The nineteenth century was a great period for both the closeting and the uncloseting of sexual themes. We like to suppose that the reaction against Victorianism was a phenomenon of this century, not of that one. But it was of course well under way before Victoria died. In those days writers could make their slight breakthroughs with considerable subtlety. Today writers have to content themselves with bare forked creatures for characters, but then a penumbra surrounded erotic events, and writers of fiction could manipulate that penumbra like a figleaf.
What needed to be disclosed in literature about sexual appetites and maneuvers had in fact been presented in the writings of the Marquis de Sade at the end of the eighteenth century. But these were not widely circulated, and they confused the case for candor and for what Sade called nature by insisting on the need for cruelty. Swinburne and Wilde were among those who had read Sade, and recognized his value as an extreme pole of human expression. When in De Profundis Wilde wished to characterize his future reputation, he said that posterity would place him somewhere between the Marquis de Sade and the celebrated killer of boys Gilles de Retz. This grim prediction was composed out of self-pity, since a sadist was what Wilde was not. He really wrote De Profundis with the object of placing himself somewhere between Sacher-Masoch and Jesus Christ.
Wilde’s temperament was not in fact flagrant, even if his behavior may have been. His personal pageantry was different from that of the great confessional writers, Rousseau or Henry Miller for example; he ranked himself rather with Gautier and Swinburne. These writers and others like them taunted the world by suggesting that the sunset hues of decadence were more noble than the black and white of moral uplift. They hinted also at the possibility that the future lay in their hands rather than in the hands of conventional people. Their method was to offer tantalizing bits. Gautier took the whole of his novel, Mademoiselle de Maupin, to undress his hero and make it clear that he was she. (Sade practiced no such patience.) Halfway houses suited Swinburne as well. The defense used by writers of this persuasion, especially from Gautier on, was that they were espousing the freedom of art to deal with whatever it chose. Wilde had in mind not only Gautier and Swinburne, but also Balzac, who took up homosexuality in La Fille aux yeux d’or, and in Illusions perdues, without bothering to give it a name. That is, Vautrin, the archcriminal, seduces the ingenuous Lucien de Rubempré as they sit in a coach bound for Paris, although nothing is said beyond the repeated offer of a cigar and Lucien’s eventual acceptance of it.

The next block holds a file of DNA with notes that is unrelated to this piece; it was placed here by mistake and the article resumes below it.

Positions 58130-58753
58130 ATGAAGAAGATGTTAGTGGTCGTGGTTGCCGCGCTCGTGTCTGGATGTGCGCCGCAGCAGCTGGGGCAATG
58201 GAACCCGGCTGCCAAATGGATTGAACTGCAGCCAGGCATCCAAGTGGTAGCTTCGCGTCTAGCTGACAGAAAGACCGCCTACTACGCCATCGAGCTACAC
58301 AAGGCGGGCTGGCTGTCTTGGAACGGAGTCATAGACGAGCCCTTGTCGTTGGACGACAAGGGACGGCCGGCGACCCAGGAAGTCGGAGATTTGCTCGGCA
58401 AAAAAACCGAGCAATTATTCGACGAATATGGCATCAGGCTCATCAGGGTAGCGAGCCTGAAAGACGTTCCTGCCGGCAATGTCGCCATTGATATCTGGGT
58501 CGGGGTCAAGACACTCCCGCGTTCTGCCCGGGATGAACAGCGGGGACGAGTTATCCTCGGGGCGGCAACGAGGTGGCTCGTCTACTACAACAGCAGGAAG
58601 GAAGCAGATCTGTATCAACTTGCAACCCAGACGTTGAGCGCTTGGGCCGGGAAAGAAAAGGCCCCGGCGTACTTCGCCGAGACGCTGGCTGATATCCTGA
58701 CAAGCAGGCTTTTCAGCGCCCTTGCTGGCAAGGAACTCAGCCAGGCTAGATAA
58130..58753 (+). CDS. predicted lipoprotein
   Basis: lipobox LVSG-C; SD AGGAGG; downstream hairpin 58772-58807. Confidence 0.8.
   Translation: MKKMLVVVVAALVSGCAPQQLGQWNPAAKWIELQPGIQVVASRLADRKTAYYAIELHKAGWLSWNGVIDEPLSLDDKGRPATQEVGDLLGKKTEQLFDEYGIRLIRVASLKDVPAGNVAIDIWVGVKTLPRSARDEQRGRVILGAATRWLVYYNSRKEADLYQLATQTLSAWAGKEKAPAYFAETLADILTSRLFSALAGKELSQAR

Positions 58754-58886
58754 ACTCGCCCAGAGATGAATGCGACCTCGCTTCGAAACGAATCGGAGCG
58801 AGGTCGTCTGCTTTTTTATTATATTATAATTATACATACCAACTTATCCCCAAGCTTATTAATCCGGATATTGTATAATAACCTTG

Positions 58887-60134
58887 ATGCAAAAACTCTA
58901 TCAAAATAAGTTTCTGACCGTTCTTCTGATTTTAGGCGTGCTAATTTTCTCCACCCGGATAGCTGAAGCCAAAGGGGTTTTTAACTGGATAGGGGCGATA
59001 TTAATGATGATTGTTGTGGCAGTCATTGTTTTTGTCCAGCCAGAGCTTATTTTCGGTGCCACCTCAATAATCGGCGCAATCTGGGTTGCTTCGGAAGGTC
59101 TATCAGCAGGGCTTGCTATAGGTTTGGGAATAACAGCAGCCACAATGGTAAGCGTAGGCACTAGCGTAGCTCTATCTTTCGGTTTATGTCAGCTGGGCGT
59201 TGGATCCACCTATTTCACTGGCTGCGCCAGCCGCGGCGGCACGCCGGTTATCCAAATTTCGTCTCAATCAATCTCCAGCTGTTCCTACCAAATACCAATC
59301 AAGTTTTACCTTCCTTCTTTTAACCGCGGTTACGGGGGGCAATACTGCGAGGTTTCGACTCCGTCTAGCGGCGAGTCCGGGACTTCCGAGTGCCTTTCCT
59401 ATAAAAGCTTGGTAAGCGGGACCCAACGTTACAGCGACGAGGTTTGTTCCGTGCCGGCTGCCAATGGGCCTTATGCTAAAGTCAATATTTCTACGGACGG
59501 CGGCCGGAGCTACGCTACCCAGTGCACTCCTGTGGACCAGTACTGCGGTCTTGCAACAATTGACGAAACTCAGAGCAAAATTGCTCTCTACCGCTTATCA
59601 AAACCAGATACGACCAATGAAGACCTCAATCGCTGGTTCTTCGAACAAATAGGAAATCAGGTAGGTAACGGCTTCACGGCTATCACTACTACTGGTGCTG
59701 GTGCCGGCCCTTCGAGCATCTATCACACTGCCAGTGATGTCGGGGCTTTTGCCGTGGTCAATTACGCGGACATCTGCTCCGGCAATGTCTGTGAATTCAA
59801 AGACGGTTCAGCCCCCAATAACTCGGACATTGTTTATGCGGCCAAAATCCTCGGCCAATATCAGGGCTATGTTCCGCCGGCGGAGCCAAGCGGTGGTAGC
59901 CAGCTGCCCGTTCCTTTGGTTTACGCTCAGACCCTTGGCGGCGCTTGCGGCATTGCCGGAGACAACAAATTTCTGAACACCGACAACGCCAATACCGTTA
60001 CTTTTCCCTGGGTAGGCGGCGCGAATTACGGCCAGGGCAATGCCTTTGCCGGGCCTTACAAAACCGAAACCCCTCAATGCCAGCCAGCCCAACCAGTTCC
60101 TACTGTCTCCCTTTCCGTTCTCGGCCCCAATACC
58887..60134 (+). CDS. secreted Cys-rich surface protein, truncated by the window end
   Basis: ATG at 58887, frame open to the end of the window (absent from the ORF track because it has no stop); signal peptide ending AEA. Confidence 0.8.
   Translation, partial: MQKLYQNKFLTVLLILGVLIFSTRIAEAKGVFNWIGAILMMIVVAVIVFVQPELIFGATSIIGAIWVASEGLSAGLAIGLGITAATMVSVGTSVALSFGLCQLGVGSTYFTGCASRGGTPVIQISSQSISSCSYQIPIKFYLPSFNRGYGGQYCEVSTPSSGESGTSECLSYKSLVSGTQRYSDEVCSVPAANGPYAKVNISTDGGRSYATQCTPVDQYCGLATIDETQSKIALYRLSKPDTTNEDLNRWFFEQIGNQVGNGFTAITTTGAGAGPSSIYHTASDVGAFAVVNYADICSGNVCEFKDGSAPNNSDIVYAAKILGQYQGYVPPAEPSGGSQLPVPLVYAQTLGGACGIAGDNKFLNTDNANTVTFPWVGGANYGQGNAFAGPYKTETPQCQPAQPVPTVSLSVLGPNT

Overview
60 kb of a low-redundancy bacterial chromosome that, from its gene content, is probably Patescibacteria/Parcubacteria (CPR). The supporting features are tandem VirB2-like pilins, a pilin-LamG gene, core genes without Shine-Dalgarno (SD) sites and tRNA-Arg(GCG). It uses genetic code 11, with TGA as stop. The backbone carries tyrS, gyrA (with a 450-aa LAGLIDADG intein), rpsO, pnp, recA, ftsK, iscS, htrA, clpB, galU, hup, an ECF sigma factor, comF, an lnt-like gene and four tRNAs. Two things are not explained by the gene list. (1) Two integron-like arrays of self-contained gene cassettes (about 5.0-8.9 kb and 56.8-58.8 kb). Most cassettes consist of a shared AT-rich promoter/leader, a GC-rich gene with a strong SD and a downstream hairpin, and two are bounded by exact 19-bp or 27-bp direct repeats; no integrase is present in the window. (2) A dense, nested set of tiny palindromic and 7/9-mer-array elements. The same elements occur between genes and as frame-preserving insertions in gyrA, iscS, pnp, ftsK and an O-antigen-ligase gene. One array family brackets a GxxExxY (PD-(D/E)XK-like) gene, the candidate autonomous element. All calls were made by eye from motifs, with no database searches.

Lucien de Rubempré became in fact the nineteenth-century type of the homosexual beloved, as Antinoös, Hadrian’s lover, was for classical times. Such figures function in the à rebours tradition as Helen of Troy and Cleopatra do in the more…
This article is available to online subscribers only.
Please choose from one of the options below to access this article:
Purchase a print premium subscription (20 issues per year) and also receive online access to all all content on nybooks.com.
Purchase an Online Edition subscription and receive full access to all articles published by the Review since 1963.
Purchase a trial Online Edition subscription and receive unlimited access for one week to all the content on nybooks.com.
Copyright © 1977 by The William Andrews Clark Memorial Library, University of California, Los Angeles. Quotations from letters of Lord Alfred Douglas are included here with the kind permission of Edward Colman, owner of the copyright.